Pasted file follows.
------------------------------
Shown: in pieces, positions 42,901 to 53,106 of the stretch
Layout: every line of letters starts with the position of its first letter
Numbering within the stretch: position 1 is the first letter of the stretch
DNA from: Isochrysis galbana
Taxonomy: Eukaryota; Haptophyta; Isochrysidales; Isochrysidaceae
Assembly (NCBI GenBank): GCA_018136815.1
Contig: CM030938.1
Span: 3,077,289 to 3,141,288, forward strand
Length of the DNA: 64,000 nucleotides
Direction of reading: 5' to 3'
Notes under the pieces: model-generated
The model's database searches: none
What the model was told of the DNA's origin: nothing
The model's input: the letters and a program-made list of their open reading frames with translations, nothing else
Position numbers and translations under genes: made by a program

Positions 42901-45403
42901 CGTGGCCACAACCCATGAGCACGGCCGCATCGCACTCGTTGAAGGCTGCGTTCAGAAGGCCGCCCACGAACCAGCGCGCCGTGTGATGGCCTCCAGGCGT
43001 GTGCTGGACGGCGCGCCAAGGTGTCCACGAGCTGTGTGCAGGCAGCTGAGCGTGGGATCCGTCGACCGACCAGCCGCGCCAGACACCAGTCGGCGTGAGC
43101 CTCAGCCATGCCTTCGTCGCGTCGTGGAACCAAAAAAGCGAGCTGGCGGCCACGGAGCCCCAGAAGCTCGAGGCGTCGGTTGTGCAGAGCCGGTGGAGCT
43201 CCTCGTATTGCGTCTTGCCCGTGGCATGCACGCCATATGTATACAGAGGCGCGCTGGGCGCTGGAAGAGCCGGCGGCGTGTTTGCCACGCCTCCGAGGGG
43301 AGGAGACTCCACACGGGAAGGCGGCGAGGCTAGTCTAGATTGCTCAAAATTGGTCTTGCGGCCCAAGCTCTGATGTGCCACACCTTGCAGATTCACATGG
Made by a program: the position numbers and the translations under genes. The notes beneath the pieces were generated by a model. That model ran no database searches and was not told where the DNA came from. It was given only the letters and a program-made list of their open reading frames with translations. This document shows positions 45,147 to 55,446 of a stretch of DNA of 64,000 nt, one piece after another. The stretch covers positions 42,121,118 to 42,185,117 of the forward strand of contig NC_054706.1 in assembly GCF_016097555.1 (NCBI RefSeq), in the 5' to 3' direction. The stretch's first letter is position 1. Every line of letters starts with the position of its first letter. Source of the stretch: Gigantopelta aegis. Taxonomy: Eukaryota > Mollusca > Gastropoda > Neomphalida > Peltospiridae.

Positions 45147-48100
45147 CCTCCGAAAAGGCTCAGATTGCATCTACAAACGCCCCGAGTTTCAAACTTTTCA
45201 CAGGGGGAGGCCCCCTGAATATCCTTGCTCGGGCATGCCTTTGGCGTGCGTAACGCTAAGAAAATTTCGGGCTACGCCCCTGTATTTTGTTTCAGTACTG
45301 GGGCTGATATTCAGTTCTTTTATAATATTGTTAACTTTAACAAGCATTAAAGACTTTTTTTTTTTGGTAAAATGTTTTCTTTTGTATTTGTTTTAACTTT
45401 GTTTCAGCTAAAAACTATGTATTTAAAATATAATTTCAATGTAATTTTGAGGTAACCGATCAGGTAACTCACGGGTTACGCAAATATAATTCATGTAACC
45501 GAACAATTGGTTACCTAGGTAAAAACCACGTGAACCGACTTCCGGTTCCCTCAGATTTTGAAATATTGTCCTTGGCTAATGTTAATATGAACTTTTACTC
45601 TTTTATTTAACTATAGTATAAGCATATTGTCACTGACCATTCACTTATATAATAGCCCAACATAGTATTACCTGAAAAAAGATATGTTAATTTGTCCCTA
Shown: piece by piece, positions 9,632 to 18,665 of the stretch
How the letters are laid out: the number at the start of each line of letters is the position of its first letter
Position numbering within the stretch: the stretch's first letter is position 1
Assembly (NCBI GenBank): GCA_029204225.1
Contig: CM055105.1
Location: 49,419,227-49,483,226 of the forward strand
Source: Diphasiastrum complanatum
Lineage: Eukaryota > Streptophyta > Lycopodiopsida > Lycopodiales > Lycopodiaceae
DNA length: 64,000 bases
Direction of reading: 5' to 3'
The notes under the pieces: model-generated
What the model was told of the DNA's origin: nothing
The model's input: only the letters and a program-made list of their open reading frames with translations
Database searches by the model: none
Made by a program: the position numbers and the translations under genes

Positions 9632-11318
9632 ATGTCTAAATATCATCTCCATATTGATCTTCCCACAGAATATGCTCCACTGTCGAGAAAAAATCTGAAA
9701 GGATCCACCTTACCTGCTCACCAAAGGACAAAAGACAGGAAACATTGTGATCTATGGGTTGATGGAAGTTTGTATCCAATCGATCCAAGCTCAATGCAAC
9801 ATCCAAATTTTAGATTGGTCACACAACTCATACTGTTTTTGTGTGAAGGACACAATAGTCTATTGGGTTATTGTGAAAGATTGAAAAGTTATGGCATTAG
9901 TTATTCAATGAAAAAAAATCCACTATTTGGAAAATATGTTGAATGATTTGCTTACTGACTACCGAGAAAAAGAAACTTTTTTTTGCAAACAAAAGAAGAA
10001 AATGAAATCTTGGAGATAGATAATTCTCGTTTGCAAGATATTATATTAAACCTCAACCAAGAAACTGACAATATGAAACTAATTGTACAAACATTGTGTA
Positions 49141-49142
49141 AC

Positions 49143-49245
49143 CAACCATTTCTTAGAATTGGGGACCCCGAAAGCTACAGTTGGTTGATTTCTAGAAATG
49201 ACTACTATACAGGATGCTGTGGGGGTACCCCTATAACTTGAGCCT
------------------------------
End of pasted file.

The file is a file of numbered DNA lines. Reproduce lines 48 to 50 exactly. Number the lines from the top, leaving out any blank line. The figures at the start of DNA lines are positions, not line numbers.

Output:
9801 ATCCAAATTTTAGATTGGTCACACAACTCATACTGTTTTTGTGTGAAGGACACAATAGTCTATTGGGTTATTGTGAAAGATTGAAAAGTTATGGCATTAG
9901 TTATTCAATGAAAAAAAATCCACTATTTGGAAAATATGTTGAATGATTTGCTTACTGACTACCGAGAAAAAGAAACTTTTTTTTGCAAACAAAAGAAGAA
10001 AATGAAATCTTGGAGATAGATAATTCTCGTTTGCAAGATATTATATTAAACCTCAACCAAGAAACTGACAATATGAAACTAATTGTACAAACATTGTGTA